The insured will be out of pocket over $40,000 (rather than just the $1000 deductible if they had insured to $900,000).
So what does it imply when you accept your statement of values and send them back to your broker? It means you are confident in the numbers and assume the financial risks of any inaccuracies in a loss scenario. If you are reviewing your statement of values, and do not know if you can trust your numbers, you should consult your broker to look at options to develop the right values.
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Statement of Value (SOV). Retrieved from https://www.insuranceopedia.com/definition/509/statement-of-values-sov-insurance
Picture This Scenario
A fire breaks out at your property and within minutes a major portion of the building and its contents are lost. The fire department responds promptly, but many of the assets not lost to fire are lost to smoke and water damage. Your initial reaction would be to contact your insurance broker. When they report the claim to the insurance company, an adjuster is appointed to handle the claim. The adjuster will ask questions such as; How much is the property worth now in terms of current construction? Without an up-to-date appraisal, you could be scrambling to try to establish replacement costs for your assets and possibly find yourself under insured.
You Are Responsible
In the event of any loss where an insurance claim needs to be processed, the onus is always on you, the insured party, to provide “proof of loss”. An appraisal provides that proof accurately and immediately, when kept up-to-date.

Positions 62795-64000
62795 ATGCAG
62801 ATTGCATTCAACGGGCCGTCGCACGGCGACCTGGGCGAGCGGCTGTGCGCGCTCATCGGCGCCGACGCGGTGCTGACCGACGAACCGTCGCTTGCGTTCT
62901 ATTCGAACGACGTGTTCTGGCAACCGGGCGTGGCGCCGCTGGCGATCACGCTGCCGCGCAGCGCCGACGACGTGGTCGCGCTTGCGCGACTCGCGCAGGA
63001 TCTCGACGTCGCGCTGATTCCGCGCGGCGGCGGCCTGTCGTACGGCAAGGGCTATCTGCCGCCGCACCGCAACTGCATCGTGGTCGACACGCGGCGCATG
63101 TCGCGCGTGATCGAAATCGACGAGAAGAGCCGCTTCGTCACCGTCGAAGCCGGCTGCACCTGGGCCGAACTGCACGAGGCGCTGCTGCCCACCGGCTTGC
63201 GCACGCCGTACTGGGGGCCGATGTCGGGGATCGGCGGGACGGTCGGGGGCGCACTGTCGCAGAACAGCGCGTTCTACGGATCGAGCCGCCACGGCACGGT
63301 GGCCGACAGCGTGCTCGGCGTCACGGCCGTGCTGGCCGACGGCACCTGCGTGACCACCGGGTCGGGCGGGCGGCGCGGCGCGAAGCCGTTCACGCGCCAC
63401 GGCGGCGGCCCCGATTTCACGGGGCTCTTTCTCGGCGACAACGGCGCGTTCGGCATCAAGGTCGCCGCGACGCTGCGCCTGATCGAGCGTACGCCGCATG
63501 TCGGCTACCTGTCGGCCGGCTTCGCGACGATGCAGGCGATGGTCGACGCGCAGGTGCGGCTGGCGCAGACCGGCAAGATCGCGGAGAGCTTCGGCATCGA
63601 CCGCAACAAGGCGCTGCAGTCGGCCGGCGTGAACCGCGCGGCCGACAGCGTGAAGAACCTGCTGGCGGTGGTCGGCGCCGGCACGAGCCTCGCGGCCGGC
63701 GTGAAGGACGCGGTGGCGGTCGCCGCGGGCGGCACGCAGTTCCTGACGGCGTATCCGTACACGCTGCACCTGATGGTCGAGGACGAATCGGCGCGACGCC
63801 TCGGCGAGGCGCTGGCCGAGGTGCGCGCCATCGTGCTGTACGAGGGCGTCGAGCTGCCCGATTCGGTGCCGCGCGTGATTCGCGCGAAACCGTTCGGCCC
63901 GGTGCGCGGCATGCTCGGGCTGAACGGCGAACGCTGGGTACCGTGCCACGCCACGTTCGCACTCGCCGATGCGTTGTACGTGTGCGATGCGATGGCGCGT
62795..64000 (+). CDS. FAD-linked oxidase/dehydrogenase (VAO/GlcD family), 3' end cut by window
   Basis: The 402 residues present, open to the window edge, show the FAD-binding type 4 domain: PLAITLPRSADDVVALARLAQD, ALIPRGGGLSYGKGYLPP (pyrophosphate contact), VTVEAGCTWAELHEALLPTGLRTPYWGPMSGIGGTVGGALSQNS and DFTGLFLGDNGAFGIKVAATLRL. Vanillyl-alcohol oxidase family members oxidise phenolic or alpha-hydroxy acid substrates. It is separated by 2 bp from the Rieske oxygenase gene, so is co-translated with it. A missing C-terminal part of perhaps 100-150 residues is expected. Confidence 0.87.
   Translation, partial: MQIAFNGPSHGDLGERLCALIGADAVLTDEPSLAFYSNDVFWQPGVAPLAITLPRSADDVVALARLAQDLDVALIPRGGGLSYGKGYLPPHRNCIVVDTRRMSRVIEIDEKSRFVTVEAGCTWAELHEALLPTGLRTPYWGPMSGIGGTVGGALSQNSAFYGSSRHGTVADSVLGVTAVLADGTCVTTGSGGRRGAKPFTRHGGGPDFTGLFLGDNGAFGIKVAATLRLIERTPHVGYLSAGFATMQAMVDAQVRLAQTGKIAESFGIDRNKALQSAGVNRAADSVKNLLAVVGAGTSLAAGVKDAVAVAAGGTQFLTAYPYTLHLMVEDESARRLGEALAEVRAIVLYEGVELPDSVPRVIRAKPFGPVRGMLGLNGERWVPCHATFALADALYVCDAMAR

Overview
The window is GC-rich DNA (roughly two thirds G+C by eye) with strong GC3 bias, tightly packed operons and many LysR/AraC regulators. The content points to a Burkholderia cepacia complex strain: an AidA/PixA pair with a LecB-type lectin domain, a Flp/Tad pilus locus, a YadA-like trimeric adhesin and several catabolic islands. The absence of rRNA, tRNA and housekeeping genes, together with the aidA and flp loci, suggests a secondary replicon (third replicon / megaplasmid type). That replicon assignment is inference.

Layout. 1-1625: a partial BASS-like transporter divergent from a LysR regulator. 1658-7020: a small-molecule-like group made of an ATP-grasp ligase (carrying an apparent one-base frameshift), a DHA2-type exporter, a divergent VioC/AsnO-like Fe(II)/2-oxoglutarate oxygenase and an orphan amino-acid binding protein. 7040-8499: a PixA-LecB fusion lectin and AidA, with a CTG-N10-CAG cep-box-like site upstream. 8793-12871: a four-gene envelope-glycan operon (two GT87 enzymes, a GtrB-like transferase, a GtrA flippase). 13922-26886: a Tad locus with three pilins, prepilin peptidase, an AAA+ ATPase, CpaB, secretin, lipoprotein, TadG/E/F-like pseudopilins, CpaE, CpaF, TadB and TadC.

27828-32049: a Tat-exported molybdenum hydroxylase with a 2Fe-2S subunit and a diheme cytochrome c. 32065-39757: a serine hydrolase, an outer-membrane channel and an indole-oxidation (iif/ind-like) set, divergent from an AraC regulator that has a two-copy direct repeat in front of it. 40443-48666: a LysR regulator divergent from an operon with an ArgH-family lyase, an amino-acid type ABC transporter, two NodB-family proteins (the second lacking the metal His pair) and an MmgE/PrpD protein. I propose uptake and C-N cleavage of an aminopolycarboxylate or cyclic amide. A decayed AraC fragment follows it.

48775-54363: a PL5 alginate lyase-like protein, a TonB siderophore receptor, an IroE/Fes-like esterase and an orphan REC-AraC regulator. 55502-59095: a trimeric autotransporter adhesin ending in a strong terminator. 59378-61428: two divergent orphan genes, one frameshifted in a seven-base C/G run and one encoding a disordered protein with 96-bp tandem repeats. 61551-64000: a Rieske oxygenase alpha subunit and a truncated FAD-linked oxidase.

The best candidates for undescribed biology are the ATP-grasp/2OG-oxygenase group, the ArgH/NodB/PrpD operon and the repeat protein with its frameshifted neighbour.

Do You Know The Current Value Of Your Assets?
If you are under-insured and suffer a major loss, this could result in dire consequences. Many property policies contain a co-insurance penalty. Alternatively, if you are over-insured, you are paying for extra insurance you cannot claim. An accredited appraiser can determine the replacement cost of your building and content assets, in accordance with your insurance policy.
Asset values are changing continuously
Inflation can increase the replacement cost of your building;
Certain building systems become obsolete;
Buildings are expanded and renovated;
Imported components (such as HVAC equipment) are subject to foreign exchange fluctuations;
Machinery and other equipment are replaced, sold off, retired, or become obsolete (particularly with Information Technology).
READ: Cost Appraisals vs Value Appraisals – What Are The Main Differences?
What are the Benefits of an Insurance Appraisal Program?
Up-to-date appraisal reports allow for quick loss settlements;
Insurance premiums are based on investigated, not arbitrary, values;
A reputable appraisal company backs what it says with professional liability insurance;
An appraisal avoids any under-insurance penalties.
Did you know?
• Suncorp Valuations has been providing insurance valuations to its clients across the globe since 1960;
• We are the insurance appraisers of choice for some of the largest insurance companies in the world;
• We have expanded our service line to include value added professional services in the areas of loss prevention, including but not limited to playground audits, fleet surveys, custom premises liability and crime surveys.